Sunday, January 18, 2009

Guest Blogger: Steven Huff

Today’s guest blogger is poet and fiction writer, Steven Huff, the Director of Adult Education and Programming at Writers & Books. W&B is one of those things that make Rochester such a cool place and many area authors, including me, honed our craft in its classrooms. Steve also teaches creative writing at RIT and the Eastman School of Music, and is the voice of “Fiction in Shorts” on WXXI-FM, the local PBS affiliate. Steve’s latest book of poems, More Daring Escapes, is available at all the usual sources (and I suggest your local bookstore first but include the Amazon link so you can read the great review). His latest book of stories, A Pig in Paris is available from Lake Affect Publishers. His previous books include The Water We Came From, published in 2003 by FootHills, and Proof, which was named Editor’s Choice in the 2004 Two Rivers Review Chapbook Competition.

The Online Culture, the Demise of Newspapers, and Bye-bye Book Reviews

Recently a writing tutor at RIT, where I teach, told me something that surprised me—at least a little. He said that, statistically, today’s college undergraduates read and write more than any definable age group in human history. How can that be true? Because they’re online all the time, emailing, text-messaging, reading other people’s missives. They may not be reading books. I may have a hell of a time trying to get them to read “Shooting an Elephant,” a short and simple essay by Orwell. But it isn’t because they won’t read.

What concerns me also—and this is not unrelated—is the demise of the newspaper. We heard this week that employees all across the Gannett newspaper system are being asked to take a week off without pay. Meanwhile, the papers are getter thinner, and people are not turning to the online versions. I do not know anyone personally other than myself who regularly reads an online edition of a newspaper. My students who spend all day online do not, because I have asked them. But they’re reading (and writing) all the time.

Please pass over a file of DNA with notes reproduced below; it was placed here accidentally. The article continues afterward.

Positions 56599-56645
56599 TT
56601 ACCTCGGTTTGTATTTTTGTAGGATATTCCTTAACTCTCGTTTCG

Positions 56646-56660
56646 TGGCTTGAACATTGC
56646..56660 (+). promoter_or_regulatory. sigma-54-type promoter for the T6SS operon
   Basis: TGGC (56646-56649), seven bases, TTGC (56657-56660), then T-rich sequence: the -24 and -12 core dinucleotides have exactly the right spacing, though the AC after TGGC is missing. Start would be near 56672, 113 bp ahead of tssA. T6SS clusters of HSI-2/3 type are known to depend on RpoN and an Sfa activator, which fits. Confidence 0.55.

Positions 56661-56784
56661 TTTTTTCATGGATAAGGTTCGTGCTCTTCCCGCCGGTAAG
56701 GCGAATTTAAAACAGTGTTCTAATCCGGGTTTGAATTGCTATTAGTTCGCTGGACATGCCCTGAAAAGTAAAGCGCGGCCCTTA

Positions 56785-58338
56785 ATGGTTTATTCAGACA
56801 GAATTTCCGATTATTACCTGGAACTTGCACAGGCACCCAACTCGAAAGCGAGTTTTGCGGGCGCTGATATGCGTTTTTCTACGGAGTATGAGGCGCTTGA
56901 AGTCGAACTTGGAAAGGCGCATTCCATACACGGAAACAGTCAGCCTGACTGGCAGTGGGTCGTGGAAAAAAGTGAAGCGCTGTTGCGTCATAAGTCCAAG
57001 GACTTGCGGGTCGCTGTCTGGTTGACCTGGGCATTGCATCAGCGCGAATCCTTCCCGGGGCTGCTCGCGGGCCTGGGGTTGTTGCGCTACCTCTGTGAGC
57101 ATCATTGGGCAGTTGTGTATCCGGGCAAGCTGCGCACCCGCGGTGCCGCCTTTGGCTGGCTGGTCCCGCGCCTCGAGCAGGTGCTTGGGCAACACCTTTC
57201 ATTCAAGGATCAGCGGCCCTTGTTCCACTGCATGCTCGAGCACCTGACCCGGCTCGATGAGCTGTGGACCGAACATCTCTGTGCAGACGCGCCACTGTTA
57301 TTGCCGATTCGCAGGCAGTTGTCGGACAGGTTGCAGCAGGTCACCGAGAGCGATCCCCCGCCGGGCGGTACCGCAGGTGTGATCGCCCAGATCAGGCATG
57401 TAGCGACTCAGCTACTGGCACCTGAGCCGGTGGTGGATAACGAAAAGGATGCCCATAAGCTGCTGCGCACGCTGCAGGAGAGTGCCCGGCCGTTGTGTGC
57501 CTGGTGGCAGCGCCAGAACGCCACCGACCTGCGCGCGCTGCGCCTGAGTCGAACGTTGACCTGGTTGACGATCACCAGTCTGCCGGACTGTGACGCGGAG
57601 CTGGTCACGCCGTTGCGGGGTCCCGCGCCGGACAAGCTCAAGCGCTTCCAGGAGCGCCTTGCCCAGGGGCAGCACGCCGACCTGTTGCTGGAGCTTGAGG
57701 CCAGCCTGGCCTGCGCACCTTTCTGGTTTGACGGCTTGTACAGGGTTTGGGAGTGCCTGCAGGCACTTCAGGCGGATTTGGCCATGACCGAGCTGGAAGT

I used to head a well-known literary book publishing company, BOA Editions, Ltd. When I came into that position in 1996, a good share of the reviews of our books appeared in newspapers that accepted reviews from freelancers in their own communities. Our local Gannett paper stopped doing that a long time ago, but a few papers still do. But as papers shrink, book reviews are going on the chopping block, along with longer in-depth articles and investigative reporting. Online reviews appear, but I rarely hear anyone talk about a review he or she has read in an online publication.

So, as a culture, we’re reading more, while we know less and less of what the hell is going on in the world around us. By the way—and this is not unrelated—where the hell is Iraq?

Steve Huff


Katherine said...

It's funny that you should write this at this time. I was just in a group of "seasoned" people who were lamented the demise of the newspaper. Reading the morning news is part of my routine and without it I fell lost thoughout the day. I gain better insight to a news story when I read it. I do not like to read the online version. If I have to read something on line I end up printing it out. Alas, I believe I will be one of those who wander the desert looking for a good newspaper.

Anonymous said...

My husband and I have been very concerned about what is happening to newspapers. Even The New York Times is in financial trouble. Reporters are being laid off everywhere. Book reviews have definitely been cut. As a writer and an avid reader, I am very concerned. But our entire economy is in dire distress. We are in a depression that effects our country and most of the world. Here's hoping that our presidential inauguration will have real meaning in changing things for the better!

Jacqueline Seewald
THE INFERNO COLLECTION, Five Star/Gale, Wheeler large print
coming in February: THE DROWNING POOL, Five Star/Gale